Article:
I don’t tend to write scary stories, but after these tips from Cornelia Funke about creating a good ghost story, I’m tempted to give it a try. My favorite tip:
4. Give your ghost a life story
“Decide where your ghosts come from. How many are there? Do you tell the story of one or many? Were they once human? If yes, were they He or She? Grown up or child? How did they die? When did they live? You can make them historical characters like I did in Ghost Knight, which is so much fun and vastly inspiring. Or do you deal with a spirit of demonic origins? In short: Give your ghostly hero a biography. Imagine them so clearly that you feel them behind you. What does their voice sound like? Do they have one? Is their breath cold or hot?”
I like the reminder that ghosts aren’t just ghosts–they used to be living people, or maybe they’re demonic. But they have a backstory just like any other character.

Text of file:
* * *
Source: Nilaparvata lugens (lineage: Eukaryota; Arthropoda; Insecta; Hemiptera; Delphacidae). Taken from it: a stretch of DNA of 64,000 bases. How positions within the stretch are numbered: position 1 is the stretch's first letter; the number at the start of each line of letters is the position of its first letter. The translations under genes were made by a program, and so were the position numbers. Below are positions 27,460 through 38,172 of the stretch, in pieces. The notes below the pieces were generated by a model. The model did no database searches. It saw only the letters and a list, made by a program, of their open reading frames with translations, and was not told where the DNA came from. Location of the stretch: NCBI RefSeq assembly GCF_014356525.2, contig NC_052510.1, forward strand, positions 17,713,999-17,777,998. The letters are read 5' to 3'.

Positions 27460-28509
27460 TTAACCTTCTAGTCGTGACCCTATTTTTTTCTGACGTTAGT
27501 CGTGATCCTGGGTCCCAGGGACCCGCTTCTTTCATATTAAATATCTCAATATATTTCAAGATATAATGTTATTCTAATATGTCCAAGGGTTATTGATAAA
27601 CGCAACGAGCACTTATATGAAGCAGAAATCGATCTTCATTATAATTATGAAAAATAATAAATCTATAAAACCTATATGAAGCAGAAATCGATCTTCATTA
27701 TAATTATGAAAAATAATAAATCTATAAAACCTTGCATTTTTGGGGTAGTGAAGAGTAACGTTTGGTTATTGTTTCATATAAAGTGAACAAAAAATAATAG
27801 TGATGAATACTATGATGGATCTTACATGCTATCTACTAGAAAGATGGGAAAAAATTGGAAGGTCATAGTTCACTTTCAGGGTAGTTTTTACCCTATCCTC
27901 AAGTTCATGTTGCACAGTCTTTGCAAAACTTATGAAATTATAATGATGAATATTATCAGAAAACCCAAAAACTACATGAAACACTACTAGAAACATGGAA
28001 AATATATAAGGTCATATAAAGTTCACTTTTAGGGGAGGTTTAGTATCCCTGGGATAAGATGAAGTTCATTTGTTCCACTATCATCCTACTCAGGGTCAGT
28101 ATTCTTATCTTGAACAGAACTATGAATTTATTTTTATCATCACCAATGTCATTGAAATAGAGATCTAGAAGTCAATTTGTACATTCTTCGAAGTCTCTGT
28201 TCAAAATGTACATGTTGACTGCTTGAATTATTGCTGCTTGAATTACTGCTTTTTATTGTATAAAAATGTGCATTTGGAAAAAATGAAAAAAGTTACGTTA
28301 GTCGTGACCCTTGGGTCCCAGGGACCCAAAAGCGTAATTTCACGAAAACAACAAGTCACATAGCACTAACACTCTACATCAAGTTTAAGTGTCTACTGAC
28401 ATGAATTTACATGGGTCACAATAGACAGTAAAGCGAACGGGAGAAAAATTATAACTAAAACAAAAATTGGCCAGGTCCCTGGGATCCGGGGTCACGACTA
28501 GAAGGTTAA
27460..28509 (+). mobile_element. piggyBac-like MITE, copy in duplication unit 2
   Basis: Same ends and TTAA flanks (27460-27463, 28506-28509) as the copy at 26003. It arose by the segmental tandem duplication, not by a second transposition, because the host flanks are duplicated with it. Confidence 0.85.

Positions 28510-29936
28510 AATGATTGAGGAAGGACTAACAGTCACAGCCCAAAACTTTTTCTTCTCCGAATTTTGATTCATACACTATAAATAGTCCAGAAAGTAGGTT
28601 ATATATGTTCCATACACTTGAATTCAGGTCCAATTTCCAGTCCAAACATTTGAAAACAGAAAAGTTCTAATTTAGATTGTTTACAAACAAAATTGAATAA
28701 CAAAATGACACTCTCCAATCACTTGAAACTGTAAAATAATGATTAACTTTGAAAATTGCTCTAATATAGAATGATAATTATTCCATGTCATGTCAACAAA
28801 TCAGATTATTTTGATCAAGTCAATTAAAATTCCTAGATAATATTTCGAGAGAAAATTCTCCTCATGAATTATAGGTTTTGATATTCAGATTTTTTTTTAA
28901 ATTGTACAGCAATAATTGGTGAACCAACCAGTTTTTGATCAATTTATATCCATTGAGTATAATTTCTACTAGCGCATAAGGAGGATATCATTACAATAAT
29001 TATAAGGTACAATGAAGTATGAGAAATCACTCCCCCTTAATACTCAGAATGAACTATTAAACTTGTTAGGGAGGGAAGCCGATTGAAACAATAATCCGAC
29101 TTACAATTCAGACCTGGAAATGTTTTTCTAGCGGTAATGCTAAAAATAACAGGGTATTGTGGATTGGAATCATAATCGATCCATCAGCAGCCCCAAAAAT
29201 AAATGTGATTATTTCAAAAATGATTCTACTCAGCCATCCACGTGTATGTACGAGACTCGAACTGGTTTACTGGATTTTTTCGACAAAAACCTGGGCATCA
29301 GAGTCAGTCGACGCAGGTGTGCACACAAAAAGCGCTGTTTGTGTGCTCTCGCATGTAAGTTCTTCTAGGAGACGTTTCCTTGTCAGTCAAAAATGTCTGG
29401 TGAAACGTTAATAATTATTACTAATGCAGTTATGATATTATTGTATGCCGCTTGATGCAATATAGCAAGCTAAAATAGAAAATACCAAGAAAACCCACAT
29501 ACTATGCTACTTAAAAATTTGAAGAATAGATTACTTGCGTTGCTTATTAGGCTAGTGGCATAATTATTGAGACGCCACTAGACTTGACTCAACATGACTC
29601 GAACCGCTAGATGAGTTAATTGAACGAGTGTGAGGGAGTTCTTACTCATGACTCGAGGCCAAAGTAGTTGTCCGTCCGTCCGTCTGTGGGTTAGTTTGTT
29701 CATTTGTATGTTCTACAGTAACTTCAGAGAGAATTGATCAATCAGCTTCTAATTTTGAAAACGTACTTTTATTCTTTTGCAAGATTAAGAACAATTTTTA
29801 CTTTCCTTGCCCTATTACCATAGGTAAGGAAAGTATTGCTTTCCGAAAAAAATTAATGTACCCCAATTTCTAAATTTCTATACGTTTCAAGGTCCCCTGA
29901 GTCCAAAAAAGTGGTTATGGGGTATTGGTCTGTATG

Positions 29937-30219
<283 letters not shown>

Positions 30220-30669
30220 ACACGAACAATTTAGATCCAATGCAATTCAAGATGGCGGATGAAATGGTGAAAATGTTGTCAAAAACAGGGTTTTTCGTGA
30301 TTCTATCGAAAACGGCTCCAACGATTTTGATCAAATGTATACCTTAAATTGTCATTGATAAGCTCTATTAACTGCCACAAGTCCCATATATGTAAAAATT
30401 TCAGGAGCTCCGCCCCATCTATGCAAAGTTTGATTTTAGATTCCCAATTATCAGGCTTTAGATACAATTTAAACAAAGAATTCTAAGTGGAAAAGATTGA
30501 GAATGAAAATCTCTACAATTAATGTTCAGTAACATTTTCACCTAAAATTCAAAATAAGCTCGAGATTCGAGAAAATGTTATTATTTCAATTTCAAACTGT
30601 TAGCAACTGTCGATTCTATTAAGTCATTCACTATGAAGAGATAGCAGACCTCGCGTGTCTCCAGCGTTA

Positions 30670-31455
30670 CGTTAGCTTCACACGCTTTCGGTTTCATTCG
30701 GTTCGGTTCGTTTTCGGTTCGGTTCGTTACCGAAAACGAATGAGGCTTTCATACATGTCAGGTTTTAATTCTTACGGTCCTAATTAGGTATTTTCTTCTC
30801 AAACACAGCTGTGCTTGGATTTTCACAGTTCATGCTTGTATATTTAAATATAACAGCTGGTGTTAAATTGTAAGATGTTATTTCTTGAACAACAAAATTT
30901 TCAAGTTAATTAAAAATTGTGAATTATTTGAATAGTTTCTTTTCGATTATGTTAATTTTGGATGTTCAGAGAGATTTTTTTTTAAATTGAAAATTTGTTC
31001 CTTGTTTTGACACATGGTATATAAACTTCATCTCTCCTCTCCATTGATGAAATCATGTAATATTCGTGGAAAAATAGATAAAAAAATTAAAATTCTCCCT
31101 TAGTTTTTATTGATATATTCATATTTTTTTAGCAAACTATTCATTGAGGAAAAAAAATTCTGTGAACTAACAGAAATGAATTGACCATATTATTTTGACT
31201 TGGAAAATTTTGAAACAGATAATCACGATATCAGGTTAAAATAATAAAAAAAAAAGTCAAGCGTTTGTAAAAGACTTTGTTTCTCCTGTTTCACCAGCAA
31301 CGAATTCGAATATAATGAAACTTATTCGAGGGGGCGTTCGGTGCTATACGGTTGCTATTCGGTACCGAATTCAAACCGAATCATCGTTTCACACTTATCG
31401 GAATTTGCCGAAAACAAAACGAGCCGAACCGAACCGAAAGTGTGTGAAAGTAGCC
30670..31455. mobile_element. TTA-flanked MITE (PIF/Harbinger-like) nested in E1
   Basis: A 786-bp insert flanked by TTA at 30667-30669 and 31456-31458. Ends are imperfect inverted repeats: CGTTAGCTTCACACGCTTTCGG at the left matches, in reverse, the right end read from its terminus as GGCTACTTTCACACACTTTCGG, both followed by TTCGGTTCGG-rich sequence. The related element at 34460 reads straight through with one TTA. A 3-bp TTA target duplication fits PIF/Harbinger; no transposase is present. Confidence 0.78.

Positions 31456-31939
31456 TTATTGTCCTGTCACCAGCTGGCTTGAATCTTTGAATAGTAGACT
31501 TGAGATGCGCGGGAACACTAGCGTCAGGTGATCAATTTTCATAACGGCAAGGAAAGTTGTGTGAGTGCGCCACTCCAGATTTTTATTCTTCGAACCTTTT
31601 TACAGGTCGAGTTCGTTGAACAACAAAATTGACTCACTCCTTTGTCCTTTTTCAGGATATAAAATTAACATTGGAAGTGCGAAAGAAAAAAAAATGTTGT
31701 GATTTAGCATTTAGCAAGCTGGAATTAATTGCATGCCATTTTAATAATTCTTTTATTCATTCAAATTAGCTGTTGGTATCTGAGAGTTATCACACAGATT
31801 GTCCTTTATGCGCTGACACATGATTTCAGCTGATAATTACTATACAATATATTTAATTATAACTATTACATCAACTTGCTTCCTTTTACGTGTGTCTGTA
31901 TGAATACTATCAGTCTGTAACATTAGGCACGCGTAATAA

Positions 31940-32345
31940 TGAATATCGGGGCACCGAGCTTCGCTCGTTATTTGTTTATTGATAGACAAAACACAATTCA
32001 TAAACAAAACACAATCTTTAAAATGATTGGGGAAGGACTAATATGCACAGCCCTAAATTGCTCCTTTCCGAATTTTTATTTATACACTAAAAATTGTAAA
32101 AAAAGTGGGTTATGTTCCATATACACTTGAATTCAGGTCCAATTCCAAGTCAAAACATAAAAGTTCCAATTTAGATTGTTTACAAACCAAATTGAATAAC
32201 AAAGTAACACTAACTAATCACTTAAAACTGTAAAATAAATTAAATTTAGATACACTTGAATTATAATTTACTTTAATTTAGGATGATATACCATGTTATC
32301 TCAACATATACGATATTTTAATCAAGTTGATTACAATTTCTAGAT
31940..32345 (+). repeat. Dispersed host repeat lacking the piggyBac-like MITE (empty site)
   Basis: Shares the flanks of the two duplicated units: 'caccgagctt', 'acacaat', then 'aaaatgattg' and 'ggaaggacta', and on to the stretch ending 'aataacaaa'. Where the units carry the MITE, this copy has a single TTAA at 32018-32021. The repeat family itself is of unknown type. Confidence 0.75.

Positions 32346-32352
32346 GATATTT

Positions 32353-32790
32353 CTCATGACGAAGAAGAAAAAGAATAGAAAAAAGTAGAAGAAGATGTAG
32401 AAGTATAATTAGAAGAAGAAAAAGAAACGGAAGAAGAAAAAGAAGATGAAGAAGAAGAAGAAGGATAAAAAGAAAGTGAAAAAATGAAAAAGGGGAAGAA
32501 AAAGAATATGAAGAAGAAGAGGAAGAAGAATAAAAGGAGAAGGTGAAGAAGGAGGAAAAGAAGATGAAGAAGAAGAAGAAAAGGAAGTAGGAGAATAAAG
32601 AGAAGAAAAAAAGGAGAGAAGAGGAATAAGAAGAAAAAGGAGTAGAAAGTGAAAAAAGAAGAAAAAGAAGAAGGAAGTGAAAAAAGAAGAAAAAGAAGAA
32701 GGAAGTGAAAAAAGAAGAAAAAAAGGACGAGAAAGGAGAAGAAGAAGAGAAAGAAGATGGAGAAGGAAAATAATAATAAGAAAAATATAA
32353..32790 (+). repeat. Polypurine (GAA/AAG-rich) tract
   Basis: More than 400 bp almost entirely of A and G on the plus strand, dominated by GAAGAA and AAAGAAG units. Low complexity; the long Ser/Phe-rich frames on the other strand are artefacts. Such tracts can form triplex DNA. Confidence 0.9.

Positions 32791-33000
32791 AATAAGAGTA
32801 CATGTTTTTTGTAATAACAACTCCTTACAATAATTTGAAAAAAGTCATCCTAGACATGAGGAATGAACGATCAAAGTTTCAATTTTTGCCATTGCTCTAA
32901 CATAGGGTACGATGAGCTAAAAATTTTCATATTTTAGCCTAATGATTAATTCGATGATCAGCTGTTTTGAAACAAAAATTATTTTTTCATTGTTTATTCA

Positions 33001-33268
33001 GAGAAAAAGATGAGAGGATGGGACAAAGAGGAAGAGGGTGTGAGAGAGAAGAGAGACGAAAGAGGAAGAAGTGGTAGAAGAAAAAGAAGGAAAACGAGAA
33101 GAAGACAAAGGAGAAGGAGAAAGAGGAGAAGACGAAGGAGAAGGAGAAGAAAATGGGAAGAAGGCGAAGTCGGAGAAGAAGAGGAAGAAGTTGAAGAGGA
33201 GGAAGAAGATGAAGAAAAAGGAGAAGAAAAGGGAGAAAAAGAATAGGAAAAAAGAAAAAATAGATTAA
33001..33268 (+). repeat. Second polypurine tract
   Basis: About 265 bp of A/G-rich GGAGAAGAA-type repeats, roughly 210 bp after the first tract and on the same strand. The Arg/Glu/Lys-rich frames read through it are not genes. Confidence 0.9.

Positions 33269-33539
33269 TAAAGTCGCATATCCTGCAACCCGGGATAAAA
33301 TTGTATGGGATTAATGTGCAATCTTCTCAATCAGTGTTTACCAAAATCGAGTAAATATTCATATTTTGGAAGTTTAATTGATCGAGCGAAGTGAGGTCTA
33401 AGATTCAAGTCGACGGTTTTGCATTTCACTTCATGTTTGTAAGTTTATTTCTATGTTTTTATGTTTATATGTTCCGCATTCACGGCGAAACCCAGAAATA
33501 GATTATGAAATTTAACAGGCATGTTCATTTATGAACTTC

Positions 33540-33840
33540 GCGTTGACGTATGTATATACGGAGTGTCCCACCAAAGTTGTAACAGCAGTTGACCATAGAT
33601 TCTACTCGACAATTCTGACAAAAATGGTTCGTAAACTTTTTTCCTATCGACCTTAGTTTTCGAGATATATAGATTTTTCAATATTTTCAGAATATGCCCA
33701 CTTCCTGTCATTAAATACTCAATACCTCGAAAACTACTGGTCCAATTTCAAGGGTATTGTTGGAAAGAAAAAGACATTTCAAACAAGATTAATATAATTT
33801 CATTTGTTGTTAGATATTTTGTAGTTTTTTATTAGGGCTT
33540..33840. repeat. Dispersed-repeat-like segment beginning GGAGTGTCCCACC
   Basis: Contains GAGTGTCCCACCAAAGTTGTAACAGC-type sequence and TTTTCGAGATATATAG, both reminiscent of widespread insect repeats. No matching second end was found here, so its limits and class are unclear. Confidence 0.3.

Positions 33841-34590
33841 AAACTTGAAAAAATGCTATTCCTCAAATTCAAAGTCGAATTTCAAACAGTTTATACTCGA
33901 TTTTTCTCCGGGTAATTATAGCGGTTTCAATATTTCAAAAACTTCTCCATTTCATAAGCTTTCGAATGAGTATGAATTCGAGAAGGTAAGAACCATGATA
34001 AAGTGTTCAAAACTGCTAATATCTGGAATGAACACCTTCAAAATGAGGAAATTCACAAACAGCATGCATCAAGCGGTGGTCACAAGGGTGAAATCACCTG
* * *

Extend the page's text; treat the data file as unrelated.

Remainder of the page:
If ghosts aren’t your thing, try this article about what makes a villain. Villains aren’t just mustache-twirling, cackling evildoers. They’re people, too, and have their own pain. I love this point about using stability/instability to ground your villain:
“So again: what upsets stability? How about something as simple as losing a loved one? How about being the target of hate because you accidentally brought about the death of your mother? No robots, no armies: just a broken heart that refuses to mend. And its breakage is what makes the motivation so sharp, so defined. Any prophet can march with an army, but it takes a harsher, personal edge to define yourself according to such local revenge. And there’s no reason this personal grievance can’t have a powerful, earth-shattering impact as big as a dragon army.”
It reminds me of one of my favorite quotes by Mary Shelley: “No man chooses evil because it is evil; he only mistakes it for happiness, the good he seeks.” Your villain should be on his/her own journey, and he/she probably thinks he’s doing what’s right–either for himself or for society in general.
So take a little time today to think about the evil and creepy figures in your stories. They deserve to be as complex as your heroes.